INCLUDE - International Network studying Caste in Labour markets, Underachievement and DEvelopment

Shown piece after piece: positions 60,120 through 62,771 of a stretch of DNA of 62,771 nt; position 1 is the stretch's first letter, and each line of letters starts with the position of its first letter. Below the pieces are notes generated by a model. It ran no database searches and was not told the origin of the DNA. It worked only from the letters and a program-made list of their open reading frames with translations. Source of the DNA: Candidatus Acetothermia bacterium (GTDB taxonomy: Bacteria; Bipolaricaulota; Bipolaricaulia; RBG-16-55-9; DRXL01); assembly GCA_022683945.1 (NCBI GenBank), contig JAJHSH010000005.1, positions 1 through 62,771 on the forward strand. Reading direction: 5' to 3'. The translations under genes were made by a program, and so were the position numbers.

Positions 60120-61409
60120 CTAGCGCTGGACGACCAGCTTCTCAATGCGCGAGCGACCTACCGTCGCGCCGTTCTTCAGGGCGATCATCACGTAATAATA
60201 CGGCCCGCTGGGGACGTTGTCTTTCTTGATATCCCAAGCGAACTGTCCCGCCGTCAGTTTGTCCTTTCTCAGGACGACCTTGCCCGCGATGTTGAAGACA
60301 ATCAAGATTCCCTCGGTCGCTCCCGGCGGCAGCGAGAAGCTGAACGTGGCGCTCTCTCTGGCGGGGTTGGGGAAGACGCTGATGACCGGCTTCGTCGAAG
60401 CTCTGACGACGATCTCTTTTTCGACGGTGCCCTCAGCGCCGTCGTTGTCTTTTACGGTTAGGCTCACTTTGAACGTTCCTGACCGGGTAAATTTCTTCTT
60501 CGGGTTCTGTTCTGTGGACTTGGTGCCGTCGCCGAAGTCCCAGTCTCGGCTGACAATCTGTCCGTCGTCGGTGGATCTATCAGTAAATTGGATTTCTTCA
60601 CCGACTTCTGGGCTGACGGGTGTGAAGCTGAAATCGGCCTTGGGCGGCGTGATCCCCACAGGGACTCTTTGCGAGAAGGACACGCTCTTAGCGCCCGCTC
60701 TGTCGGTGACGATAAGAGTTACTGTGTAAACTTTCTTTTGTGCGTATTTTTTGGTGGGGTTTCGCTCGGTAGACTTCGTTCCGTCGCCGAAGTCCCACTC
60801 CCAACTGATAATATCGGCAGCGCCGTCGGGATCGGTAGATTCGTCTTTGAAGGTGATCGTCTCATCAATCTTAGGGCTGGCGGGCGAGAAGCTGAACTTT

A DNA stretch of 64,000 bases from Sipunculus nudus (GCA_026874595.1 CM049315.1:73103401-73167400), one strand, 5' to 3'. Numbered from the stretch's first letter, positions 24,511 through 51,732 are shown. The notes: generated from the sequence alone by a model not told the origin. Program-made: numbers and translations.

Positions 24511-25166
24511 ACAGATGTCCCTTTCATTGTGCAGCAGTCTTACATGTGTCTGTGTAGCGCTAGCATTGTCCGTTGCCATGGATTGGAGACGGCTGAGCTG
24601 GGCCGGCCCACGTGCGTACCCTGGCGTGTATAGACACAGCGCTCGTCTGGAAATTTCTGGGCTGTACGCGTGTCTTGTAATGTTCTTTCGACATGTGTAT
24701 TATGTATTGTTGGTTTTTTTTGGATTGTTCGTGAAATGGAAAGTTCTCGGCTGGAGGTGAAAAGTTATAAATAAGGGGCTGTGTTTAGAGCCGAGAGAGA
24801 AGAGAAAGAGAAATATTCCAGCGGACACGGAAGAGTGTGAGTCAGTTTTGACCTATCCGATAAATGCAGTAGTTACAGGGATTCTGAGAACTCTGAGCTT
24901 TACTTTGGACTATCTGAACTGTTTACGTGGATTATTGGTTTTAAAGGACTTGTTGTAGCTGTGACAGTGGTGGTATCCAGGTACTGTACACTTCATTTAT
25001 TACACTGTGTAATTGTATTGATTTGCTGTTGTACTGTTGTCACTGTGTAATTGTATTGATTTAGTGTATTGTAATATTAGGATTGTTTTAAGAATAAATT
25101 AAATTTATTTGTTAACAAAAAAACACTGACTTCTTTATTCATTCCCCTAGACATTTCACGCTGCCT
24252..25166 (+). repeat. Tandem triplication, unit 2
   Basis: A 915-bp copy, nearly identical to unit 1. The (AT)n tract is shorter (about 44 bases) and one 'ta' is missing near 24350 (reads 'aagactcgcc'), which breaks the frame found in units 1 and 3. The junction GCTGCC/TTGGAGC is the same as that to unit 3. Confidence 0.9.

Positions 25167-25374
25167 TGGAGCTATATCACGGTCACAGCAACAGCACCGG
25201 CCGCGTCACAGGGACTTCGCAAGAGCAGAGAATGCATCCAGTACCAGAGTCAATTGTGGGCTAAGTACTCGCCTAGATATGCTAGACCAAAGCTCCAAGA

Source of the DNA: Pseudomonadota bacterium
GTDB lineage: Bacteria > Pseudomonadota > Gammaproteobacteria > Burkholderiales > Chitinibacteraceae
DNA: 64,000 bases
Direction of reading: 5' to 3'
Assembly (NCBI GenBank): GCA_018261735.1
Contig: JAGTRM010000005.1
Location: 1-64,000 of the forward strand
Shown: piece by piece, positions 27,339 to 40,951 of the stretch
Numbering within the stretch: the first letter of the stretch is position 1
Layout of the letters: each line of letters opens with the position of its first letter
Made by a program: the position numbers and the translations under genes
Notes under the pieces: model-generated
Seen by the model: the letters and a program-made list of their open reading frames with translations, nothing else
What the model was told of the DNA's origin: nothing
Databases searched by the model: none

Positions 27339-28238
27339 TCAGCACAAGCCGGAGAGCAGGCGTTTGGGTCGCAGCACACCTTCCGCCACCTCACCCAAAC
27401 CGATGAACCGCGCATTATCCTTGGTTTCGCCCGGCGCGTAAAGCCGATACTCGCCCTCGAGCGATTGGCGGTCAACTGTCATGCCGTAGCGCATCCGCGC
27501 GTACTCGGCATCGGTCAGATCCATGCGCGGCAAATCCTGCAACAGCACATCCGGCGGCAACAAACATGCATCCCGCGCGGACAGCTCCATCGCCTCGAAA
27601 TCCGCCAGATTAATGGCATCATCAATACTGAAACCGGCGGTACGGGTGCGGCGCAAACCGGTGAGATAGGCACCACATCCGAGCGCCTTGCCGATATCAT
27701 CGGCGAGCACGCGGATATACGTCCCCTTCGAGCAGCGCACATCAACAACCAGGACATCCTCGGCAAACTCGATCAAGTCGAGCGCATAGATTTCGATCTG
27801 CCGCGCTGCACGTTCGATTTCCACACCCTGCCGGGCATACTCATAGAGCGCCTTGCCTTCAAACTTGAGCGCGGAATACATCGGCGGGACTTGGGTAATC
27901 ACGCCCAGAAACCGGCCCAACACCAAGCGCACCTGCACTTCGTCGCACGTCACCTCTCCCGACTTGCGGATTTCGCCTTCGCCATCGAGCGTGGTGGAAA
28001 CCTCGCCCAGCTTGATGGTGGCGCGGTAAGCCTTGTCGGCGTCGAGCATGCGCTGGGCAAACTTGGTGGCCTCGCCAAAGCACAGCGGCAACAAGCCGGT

Recent years have seen an increased interest in the economic and non-economic impacts of affirmative action policies across the social sciences, with a majority of the work focusing on developed economies.  Unresolved issues relating to the effective design of such policy are how to minimize stigma effects and stereotyping effects, at what ages interventions should take place, whether these policies carry disincentives for skill investment and if there are any effects on the majority. Affirmative action policies have been adopted in a larger scale in India than elsewhere, with a nation-wide programme of reservation(quotas)of new jobs, political seats and slots in higher educational institutions for the historically discriminated lowest-caste groups in Indian society.  Yet, surprisingly little evidence exists on the causal effects of reservation, in particular, whether such policies better the outcomes of the intended groups more than they would have in the absence of such programmes. The aim of the research projects of this group is to bring reliable empirical evidence on the economic and behavioral implications of anti-discrimination policies in employment and education, across both children and adults, to better understand the linkages of policies, caste and education and labor market outcomes across the life-cycle, and to find ways to erase persistent inter-group inequalities. The findings are also expected to shed light on current Danish and European research on increasing social segmentation, polarization and outgroup discrimination due to migration.